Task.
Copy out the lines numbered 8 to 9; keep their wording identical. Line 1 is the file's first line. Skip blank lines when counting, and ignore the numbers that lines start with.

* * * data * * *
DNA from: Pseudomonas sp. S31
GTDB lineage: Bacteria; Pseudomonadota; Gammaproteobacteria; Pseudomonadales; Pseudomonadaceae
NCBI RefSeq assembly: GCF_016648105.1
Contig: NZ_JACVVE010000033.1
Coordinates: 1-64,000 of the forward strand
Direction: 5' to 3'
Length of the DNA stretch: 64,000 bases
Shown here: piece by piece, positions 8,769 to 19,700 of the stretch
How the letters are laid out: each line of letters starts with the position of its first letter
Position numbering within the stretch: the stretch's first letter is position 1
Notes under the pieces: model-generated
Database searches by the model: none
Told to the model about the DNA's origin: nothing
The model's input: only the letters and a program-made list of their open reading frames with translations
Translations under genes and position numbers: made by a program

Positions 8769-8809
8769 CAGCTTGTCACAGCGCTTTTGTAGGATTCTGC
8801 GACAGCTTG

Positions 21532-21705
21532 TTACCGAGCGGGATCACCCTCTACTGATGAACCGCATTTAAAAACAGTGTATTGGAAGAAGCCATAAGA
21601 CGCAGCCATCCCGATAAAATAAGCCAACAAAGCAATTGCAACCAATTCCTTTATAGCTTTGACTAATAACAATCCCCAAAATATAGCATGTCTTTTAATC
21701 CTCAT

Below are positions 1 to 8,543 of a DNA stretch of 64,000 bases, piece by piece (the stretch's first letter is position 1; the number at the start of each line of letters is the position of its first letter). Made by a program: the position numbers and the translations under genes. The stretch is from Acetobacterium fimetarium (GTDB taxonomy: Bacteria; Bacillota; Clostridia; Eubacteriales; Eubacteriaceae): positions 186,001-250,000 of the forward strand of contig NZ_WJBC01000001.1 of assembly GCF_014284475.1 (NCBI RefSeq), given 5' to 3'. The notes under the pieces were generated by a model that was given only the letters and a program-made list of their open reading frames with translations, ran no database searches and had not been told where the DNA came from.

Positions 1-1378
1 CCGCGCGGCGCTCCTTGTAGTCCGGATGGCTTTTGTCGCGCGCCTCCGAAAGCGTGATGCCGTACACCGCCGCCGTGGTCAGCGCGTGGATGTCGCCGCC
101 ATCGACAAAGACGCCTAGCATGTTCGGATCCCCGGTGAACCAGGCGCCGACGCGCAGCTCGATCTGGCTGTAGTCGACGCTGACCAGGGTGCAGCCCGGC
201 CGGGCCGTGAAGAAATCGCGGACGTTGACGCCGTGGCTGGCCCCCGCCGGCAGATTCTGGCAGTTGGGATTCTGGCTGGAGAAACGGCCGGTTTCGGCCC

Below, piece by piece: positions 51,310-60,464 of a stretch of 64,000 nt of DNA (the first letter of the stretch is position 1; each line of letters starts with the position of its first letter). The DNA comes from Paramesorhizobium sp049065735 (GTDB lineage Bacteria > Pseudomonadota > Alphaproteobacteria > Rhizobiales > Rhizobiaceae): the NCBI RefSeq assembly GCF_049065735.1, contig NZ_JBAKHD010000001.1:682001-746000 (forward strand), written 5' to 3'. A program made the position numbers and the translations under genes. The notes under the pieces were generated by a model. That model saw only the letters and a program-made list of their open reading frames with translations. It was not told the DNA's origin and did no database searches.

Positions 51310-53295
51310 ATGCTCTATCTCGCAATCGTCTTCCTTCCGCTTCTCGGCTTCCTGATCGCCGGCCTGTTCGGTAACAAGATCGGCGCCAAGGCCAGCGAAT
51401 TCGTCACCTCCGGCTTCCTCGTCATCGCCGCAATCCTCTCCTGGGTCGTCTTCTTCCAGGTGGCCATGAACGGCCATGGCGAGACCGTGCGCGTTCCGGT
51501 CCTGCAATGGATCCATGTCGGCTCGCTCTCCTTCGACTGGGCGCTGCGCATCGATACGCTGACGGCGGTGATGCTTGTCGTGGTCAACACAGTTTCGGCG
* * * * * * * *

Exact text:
Shown here: piece by piece, positions 8,769 to 19,700 of the stretch
How the letters are laid out: each line of letters starts with the position of its first letter